The sound of gender: Inferring the gender of names in a foreign language
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AbstractMuch research on sound symbolism has shown that some aspects of word meaning are linked to phonology. For instance, people tend perceive a name as a female one if it is longer, has stress on a later syllable, or ends with a vowel rather than a consonant. It is yet unclear whether people also use sound-symbolic cues to infer name gender from phonology in a language they do not speak. In three experiments, native speakers of English and German listened to real personal names in Min, a south China language that our participants had not been exposed to, and rated to what extent a name sounded male/female. Compared to real female names, real male names were rated more male-sounding by both English and German speakers in a consistent way. Further exploratory analysis showed that male names in Min, compared to female names, are more likely to have consonant-ending syllables and English- and German-speaking participants happened to make use of this sound-symbolic cue in gender judgement. These results show that people are able to make use of sound-symbolic cues to infer the gender of personal names even in a language they do not speak.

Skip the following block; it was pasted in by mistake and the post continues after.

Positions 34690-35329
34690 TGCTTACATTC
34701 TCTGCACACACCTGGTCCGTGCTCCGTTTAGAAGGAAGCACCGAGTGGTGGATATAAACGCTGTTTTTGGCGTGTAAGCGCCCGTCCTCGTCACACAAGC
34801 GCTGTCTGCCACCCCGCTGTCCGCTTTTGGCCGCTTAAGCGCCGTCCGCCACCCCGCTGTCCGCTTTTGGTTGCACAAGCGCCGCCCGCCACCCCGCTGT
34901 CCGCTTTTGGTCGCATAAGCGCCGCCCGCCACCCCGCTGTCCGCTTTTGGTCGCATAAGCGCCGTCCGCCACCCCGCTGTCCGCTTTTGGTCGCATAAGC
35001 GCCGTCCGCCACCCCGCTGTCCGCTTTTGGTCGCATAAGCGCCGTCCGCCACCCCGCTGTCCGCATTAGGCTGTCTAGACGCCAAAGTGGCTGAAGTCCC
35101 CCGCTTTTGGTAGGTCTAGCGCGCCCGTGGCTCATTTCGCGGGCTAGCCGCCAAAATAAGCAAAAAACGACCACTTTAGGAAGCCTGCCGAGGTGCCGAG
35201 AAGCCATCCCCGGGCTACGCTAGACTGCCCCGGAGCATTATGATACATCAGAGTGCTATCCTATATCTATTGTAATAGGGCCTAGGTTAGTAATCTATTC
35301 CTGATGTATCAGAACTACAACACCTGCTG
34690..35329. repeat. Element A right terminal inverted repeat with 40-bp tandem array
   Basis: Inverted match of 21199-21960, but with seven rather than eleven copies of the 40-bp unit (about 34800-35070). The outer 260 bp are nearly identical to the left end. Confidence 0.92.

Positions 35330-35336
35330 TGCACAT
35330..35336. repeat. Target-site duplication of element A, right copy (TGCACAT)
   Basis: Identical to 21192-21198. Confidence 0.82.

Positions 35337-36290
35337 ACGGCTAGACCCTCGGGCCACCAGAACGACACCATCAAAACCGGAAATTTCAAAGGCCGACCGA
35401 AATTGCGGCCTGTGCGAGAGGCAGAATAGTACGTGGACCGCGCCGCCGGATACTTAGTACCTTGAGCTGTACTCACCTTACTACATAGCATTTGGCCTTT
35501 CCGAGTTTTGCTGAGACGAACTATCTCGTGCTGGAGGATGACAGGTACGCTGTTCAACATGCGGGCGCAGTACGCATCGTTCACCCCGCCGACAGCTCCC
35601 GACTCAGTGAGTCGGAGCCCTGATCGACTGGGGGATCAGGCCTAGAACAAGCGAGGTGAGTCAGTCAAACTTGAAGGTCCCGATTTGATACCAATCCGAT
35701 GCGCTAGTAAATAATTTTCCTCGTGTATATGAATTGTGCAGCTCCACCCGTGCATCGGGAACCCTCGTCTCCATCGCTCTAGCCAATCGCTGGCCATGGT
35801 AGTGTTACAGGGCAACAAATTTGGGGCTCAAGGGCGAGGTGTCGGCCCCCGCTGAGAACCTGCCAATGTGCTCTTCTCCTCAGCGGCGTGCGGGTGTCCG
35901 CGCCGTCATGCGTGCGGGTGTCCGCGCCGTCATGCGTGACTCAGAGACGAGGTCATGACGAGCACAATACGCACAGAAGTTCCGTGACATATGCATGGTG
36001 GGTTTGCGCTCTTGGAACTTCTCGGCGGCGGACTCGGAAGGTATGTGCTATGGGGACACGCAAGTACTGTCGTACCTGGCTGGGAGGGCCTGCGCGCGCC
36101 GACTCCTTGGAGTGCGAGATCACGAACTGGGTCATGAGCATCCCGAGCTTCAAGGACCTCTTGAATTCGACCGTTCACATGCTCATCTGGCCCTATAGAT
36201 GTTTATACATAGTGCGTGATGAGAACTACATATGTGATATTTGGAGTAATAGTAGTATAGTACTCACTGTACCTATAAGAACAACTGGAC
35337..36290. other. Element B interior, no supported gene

Acceptance Date22/07/2019
All Author(s) ListZhenguang G. Cai, Nan Zhao
Journal nameJournal of Cultural Cognitive Science
Year2019
Volume Number3
Issue Number1
PublisherSpringer
Pages63 - 73
ISSN2520-100X
eISSN2520-1018
LanguagesEnglish-United Kingdom
KeywordsSound symbolism, Personal names, Gender, Phonology, Foreign language

Last updated on 2020-23-01 at 02:42